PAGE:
I’m live blogging Dr. Jim Beeghley’s preso at Podstock 2012. Keep your shirt on – will fix mistakes and update links later.
Jim starts off by suggesting that:
History doesn’t have to be a 40 minute block.
Biggest problems with using tech in history? Time and resources
using one computer, one image, good questions can engage kids
Ask kids what do we know from looking at photo?
use KWL idea. what we think the picture tells us. what the image does tell us. what other questions come to mind after looking at the image (he says this KWL idea follows the layout of the LOC primary source analysis worksheets)
then use GIMP to zoom in. Ask the same question. Be sure to use TIFF – very large image files from NARA and LOC. be sure to use right version for right use. If you want to zoom in close, need big TIFF
carrying everything they own
no knapsacks / only bedrolls
one guy has “tape” around his fingers
How many people in image? (10)
Why two people dressed differently?
need to teach history as an argument
compare/contrast different perspectives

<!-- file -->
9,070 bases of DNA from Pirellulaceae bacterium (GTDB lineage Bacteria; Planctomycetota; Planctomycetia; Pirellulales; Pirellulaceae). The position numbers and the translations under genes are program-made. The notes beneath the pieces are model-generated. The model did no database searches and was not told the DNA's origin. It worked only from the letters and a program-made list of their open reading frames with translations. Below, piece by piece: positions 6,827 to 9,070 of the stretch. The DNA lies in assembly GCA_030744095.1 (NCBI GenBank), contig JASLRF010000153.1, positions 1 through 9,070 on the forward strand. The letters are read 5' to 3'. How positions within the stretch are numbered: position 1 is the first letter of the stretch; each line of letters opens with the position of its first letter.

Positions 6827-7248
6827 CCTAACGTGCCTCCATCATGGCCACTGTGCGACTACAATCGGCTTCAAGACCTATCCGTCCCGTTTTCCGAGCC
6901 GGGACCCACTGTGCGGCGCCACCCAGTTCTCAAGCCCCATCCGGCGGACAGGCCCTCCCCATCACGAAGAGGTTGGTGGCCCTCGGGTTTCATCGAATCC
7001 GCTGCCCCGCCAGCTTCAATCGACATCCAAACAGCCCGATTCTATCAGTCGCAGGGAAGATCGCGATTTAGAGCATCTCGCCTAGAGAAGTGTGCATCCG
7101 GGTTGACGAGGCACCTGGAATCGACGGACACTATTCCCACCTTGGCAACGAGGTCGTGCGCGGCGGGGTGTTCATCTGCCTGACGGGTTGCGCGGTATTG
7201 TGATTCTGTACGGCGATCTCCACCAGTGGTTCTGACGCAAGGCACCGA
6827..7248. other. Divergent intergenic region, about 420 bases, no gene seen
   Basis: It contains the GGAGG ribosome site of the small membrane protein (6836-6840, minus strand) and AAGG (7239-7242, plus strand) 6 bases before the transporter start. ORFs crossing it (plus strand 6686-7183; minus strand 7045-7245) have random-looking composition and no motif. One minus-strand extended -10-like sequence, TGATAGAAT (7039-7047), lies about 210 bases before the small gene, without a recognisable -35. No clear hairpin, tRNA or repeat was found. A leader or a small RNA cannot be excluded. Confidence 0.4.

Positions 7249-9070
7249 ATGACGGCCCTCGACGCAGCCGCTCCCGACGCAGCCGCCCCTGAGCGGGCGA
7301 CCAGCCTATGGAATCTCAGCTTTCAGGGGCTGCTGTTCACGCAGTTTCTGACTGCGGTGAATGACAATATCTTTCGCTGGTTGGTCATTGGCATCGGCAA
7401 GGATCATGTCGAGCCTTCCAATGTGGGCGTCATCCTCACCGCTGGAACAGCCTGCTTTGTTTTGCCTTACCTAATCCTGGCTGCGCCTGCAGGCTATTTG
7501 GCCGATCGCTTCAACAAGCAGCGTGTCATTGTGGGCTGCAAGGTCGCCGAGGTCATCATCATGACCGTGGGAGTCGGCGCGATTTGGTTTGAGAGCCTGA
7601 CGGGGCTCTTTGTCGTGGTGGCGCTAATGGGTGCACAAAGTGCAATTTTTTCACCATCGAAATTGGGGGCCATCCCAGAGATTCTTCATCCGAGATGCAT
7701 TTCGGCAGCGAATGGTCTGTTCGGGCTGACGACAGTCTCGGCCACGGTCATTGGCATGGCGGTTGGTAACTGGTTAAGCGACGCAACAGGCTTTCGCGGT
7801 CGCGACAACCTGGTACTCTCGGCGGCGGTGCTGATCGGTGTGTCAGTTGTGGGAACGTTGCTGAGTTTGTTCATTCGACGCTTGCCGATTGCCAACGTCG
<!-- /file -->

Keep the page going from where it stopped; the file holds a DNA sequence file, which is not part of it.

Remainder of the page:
conduct research / using google effectivily
This session will show attendees how to engage students in “doing history” while getting them to act like historians. The presentation will include practical classroom examples, using technology to promote historical inquiry, Web 2.0 applications and data from the presenter’s doctoral research.
why Web 2.0 with our kids?
allows kids to engage themselves in new literacy and express themselves in new ways
stimulates modes of new inquiry
encourages proficient publication creation
opportunities for collaborative learning
he shared his favorite 10 web 2.0 tools for teaching history & suggestions (get from his Prezi)
“teach our kids to be information literate”
then and now images using GIMP with two layers